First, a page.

Connect with us

Featured

How to ride the next wave of website strategy – Godaddy

Published

on

By STEFANO MARUZZI, Vice President for EMEA at GoDaddy

Since optimising their websites for mobile devices a few years back, many South African companies have mostly made small and superficial changes to their digital presence. But the growing maturity of the next wave of emerging technologies means your website could look very different by 2023 compared to how it looks today.

Here are four major trends that could change the game for small local businesses over the next few years:

Chatbots

Conversational agents, commonly known as chatbots, are one of the hottest topics of the digital world. These artificially intelligent systems can understand human conversations via text input and respond to people with useful information, presented in a natural way. It is possible to interact with chatbots via text message, websites and, most commonly, though social networks.

Chatbots are getting more sophisticated all the time. Already, they’re capable of having full conversations regarding most customer concerns. In 2019 and beyond, chatbots are going to become cheaper, more capable, and more accepted by the general population.

The potential of chatbots for small businesses is immense. As a small business owner, you probably cannot afford a 24/7 call-centre or a large sales team to handle sales and support. But you can afford a chatbot that answers simple queries and helps customers get responses quickly or while they are actively considering your small business.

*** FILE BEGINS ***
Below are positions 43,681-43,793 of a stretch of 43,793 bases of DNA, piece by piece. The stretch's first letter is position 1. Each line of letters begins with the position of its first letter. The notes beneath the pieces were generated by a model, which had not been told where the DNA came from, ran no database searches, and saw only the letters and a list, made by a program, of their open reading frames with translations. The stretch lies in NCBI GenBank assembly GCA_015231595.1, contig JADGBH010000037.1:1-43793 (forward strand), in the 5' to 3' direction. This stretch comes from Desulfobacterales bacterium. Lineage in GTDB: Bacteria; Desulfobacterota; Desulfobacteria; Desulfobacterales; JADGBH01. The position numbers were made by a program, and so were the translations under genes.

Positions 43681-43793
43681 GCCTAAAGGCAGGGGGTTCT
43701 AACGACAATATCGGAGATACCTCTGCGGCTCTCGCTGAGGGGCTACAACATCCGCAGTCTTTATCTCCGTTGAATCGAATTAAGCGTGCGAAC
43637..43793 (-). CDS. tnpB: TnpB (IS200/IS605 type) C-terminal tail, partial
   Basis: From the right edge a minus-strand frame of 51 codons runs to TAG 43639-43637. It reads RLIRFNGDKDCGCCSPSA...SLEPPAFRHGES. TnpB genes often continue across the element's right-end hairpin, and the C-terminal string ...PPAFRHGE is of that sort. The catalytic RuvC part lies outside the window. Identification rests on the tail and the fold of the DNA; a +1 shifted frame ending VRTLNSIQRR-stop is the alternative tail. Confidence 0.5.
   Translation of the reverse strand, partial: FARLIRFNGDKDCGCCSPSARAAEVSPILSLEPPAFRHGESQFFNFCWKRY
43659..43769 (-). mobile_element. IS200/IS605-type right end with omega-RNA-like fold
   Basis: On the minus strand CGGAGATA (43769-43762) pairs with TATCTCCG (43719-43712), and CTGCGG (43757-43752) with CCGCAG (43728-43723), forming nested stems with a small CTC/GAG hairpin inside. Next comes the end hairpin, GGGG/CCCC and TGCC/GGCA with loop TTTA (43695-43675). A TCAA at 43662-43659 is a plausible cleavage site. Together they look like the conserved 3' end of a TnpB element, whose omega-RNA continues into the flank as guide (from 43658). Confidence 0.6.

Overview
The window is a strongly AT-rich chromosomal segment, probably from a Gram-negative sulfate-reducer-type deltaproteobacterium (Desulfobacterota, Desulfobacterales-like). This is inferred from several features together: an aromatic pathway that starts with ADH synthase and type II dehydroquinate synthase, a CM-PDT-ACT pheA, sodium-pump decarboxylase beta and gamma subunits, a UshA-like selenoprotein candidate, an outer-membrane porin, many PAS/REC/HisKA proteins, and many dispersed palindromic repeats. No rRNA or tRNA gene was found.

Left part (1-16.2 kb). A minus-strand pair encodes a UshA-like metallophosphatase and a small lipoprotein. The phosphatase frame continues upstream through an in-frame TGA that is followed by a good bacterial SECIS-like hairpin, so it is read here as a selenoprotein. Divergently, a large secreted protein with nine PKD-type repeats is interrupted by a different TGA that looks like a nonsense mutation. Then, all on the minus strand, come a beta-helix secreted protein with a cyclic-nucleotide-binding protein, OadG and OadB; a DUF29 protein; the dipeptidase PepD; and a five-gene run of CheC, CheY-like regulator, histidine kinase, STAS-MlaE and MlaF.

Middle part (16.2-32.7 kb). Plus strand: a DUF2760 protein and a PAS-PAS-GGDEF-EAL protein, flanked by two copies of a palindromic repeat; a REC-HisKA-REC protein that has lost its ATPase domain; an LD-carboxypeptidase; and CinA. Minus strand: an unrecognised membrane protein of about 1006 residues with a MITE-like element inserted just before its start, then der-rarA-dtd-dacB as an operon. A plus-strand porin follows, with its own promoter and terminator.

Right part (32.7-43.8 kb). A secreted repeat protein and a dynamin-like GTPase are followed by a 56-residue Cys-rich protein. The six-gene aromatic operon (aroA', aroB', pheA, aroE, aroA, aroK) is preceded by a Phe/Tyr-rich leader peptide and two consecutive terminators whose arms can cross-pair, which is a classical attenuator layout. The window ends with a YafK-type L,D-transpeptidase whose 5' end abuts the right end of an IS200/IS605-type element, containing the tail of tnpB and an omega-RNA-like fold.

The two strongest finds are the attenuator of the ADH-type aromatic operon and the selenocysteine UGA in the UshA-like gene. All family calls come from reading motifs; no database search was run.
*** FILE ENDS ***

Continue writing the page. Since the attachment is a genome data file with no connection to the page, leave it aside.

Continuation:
Chatbots are becoming smart enough to answer a range of customer questions, which means your prospects and clients can get meaningful answers when they need them. They are useful for answering the routine queries that account for the bulk of calls most businesses receive. For example, a customer changing an address, getting a quote, or troubleshooting a technical problem.

Voice-optimised interfaces

Voice assistants like Siri, Alexa and Cortana, plus smart speakers such as Google Home and Amazon Echo, are seeing a surge in growth. Towards the end of 2017 and throughout 2018, consumers started to grow comfortable with these audio-based digital assistants. By 2020, they might be a common feature in South African homes.

This means ordinary users are going to grow accustomed to interacting with online material through their voices. If you want your brand to stay relevant in the long term, you’ll need to adapt.

In some cases, that means optimising your content to better address simple user questions (so you can be featured in the rich answers at the top of Google’s search rankings). In others, that means simplifying your content so it can be easier to engage with through smart speakers or mobile devices.

How are some ways you can already excel at voice search and SEO:

1.     Look at your “Google My Business” listing: When you claim your company, you add a range of useful information to Google that increases your website’s chances of appearing for voice search queries.